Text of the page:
Today, in our final critique, my professor misgendered one of the people I’d made a portrait of. This picture is of a pretty young woman who has short hair. Though you can only see her face, her gender is very obvious — she’s wearing earrings and make-up, and has clearly feminine facial features. What the hell.
This is starting to wear down and me and make me depressed. I am so fucking glad I will be out of that class after Tuesday. I’m sick of feeling like a freak everyday. And it’s not that everyone there is apparently cisgender and heterosexual — it’s the creeping sensation that, when these weird, unintentional insults happen, I’m the only one who sees them. I would never, ever let something like that just pass if it happened to someone else. That is, provided I could see it happening; that’s the worst part — that they’re on such a different planet from me that they can’t even see me. My feelings are so foreign they’re invisible.
These are just the two things that are on my mind today; they’re part of a collection of dozens of similar things this semester, all of which have built up into the sense of alienation that’s starting to overwhelm me. If the pattern continues I might seriously consider leaving school. It’s toxic. It’s heartbreaking. It’s fucking unnecessary. And I do not have the resources to go at it alone.
UPDATE: I talked to some of my schoolmates about this in my class this evening, and they were very kind to me, which was tremendously heartening. I also learned that this professor has said similarly stupid things to several other people; I guess that should annoy me even more, but actually, it was a relief. I’ve concluded that the problem is, in fact, almost entirely the bad behavior of a single person.
I’ll take this as a sign that’s it’s time to write a post I’ve been sitting on for awhile about power dynamics in the classroom.
I’m thinking today of the mythical Amazons. I say “mythical” not to make any statement about their actuality, but because I’m thinking specifically of the mythology. That is, what does this mythic idea mean?
The idea is of a woman warrior, but she’s more than that. She is a person who occupies the space between sexes. She cuts off one breast, the better to shoot arrows, but leaves the other: a combatant who can nurse children. All her life is dimorphic. Women are her friends and comrades, men her enemies; her daughters are treasured children, her sons left out to die.
I am being somewhat ahistorical here. I’m interpreting this idea from my vantage point as a 21st century dyke, wondering what the symbol means today — I find its simple endurance as an idea noteworthy — and, to a lesser (and less informed) extent, what it might have meant once, what purpose this idea serves.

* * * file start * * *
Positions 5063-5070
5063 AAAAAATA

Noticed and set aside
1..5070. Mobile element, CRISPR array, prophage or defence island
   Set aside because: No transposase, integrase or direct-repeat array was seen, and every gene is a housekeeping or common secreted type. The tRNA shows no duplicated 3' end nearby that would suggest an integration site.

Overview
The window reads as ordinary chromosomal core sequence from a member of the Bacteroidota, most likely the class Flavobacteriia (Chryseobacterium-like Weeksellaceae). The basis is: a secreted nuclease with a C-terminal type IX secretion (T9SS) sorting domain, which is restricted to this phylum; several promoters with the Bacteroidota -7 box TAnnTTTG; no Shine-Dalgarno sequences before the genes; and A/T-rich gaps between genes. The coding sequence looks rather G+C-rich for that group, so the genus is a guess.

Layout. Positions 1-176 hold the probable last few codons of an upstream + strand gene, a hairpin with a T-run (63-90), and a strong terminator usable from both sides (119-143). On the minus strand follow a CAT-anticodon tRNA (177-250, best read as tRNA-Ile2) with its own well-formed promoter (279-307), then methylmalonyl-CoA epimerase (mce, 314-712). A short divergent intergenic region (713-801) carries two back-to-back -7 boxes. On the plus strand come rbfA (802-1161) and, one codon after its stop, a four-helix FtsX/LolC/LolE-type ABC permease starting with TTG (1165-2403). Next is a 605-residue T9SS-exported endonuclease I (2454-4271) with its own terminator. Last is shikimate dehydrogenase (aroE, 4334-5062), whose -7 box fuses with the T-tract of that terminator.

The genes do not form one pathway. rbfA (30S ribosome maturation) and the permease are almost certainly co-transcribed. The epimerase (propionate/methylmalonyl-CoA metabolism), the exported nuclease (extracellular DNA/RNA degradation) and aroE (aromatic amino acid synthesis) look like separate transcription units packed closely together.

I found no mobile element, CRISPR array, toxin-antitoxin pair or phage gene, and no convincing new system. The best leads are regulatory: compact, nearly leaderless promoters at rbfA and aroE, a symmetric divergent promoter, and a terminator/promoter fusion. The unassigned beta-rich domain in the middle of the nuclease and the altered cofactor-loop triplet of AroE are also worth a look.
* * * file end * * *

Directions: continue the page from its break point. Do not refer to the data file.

So. The Amazon is, I think, the visceral reaction to the gendering of violence. We code violence as male and tenderness as female and, therefore, men as dangerous and women as nurturing. Trapped in such a system, people respond in many ways — most frequently by performing these roles and behaving as if they are natural and inevitable. But I don’t think of any of us is truly comfortable with this incredibly reductive picture of human nature. The life of the Amazon is a life of both protest against this system and capitulation to it: a rejection of the system on the system’s own terms. The Amazon is following an older, crueler Golden Rule — treat others as they treat you. In a world where men, and only men, are brutal, and women, and only women, are kind,* the Amazon, in an imperfect stand against cruelty, becomes callous to men and considerate to women.
This is a profound assent to the premises of the gender system — she accepts that women are one way and men another. But it also, inevitably, gets her kicked out of that same institution. As soon as she practices both violence and tenderness, even in her sexist way, she is no longer qualified for membership in the group “woman.” This contradiction embodies the essence of life under this regime: we are trapped and re-trapped in the system even as we are constantly kicked out of it, constantly deemed unworthy of our assigned class. And that’s the real cruelty of it.
Even in exile there is no escape.
* This is not the real world. It is the world the gender system tells us we live in, though.
Cross-posted at Revolutionary Act.
3. This is very late, for which I apologize: Transgender Day of Remembrance link round-up.
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1. The wrong reasons for same-sex marriage — on gay conservatism and what Stonewall was really about.